Game review: Dishonored
The illusion of 'choice' or player agency separates video games from all other media.
The illusion of ‘choice’ or player agency separates video games from all other media. No game in this console generation can match the breadth and depth of choices offered by Arkane Studio’s phenomenal stealth shooter.
Dishonored stars you as Corvo, bodyguard to the Empress of Dunwall, a dystopian steampunk city wracked by a deadly rat-plague. The game kicks off with Corvo’s failure to protect her from assassination.
The corrupt court grabs power and condemns Corvo for the murder. In chains and awaiting death, Corvo is rescued by rebel noblemen loyal to the old regime, who arm him, and set him on his powerful betrayers. Corvo is further aided by a mysterious figure who gifts him demonic powers, turning Corvo into the perfect assassin.
The game follows Corvo as he sequentially eliminates key political figures along his path of vengeance. This predictable story however, sets up fabulous gameplay.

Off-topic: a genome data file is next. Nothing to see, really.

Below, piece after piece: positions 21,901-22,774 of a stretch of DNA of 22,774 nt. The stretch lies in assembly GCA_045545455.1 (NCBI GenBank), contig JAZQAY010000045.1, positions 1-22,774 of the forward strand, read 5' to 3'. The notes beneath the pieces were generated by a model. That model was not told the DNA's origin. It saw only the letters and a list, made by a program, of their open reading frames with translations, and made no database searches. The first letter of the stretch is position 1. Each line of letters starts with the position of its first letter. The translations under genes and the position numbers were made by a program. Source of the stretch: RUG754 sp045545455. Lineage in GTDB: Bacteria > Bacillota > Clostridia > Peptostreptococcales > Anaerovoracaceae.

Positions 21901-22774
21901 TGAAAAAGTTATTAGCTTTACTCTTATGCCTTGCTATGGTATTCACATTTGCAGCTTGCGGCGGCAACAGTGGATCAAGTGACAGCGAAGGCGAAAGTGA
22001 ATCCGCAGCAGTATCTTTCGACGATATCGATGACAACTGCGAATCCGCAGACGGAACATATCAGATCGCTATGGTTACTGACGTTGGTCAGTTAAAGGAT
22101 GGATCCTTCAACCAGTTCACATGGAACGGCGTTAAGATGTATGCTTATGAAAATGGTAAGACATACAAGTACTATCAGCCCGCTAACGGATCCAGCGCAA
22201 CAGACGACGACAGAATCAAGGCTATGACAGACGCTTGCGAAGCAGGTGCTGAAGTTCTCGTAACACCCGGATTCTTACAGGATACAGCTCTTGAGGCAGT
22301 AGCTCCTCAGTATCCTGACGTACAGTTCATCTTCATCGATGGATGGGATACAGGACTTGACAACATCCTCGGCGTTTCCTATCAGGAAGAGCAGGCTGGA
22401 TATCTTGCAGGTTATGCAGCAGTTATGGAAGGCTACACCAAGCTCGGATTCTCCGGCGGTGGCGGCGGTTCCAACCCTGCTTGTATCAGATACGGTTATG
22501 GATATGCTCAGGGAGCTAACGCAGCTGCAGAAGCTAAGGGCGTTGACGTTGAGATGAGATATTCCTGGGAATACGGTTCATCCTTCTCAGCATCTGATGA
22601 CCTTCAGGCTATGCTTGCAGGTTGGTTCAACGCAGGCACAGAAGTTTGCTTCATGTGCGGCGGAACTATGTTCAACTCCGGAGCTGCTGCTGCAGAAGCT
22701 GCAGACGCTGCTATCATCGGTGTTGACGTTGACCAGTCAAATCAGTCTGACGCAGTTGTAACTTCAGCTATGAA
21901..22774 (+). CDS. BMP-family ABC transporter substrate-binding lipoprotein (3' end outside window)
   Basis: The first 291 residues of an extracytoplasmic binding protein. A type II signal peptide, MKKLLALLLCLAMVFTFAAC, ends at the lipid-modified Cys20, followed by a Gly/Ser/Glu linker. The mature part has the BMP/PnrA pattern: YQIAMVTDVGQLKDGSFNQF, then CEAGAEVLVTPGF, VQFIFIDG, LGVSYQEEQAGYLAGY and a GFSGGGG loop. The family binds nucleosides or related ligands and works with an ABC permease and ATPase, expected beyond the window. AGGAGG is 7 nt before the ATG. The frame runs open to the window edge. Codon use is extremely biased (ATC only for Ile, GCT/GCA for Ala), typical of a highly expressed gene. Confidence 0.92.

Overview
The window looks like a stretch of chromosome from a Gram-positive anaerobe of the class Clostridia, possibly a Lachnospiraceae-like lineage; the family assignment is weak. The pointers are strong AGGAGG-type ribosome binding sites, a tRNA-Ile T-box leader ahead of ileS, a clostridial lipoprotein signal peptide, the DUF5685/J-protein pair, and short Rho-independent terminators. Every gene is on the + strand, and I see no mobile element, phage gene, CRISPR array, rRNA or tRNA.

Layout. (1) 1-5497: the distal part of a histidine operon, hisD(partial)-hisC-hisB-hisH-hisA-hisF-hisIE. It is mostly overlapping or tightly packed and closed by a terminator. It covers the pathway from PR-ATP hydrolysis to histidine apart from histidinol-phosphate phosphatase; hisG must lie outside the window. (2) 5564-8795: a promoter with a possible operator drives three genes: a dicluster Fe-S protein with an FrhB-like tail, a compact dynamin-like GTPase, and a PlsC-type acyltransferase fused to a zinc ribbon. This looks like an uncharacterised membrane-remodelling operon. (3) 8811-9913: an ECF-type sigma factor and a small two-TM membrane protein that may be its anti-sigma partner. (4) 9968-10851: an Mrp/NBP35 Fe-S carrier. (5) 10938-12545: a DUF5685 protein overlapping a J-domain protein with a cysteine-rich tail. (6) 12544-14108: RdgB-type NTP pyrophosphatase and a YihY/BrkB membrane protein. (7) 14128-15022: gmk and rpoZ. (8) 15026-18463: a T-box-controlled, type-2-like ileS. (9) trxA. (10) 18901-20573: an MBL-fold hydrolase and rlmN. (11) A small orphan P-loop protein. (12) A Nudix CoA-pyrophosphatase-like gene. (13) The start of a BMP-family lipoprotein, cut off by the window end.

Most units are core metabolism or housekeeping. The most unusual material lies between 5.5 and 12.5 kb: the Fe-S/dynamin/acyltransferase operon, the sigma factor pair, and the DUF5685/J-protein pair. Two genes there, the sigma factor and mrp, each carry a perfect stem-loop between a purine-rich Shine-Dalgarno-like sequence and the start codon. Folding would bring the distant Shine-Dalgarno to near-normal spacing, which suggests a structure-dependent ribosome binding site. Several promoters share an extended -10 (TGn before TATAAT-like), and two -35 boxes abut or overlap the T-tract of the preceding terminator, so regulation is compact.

Each level is sandbox, with a target in a heavily guarded location with multiple entries and exits. It is entirely up to you to determine your path forward. You can go in with guns and grenades, leaving a trail of bodies. You can sneak in as a shadow unseen — even finding a non-violent alternative to assassination.
Both paths, and all the shades between them, are equally viable. The tactical options are staggering, almost forcing you to replay to discover them all. Corvo’s weapons have a real sense of weight and his powers, dark and gritty, are well executed — making Corvo powerful but far from invincible. Expect to reload.
The game world’s steampunk setting, where Victorian ball pistols co-exist with whale-oil powered Tesla coils, allows for amazing art direction. The levels are rich and textured, and the city of Dunwall shows tremendous personality even as it wilts and wails around you. Graphics are sharp, and controls are tight. Voice acting is pitch perfect. Dishonored is the perfect stealth shooter set in a fascinating world. Game of the year.
Gameplay: Supremely rewarding
Worth it? Big yes!
Final Rating: 5/5
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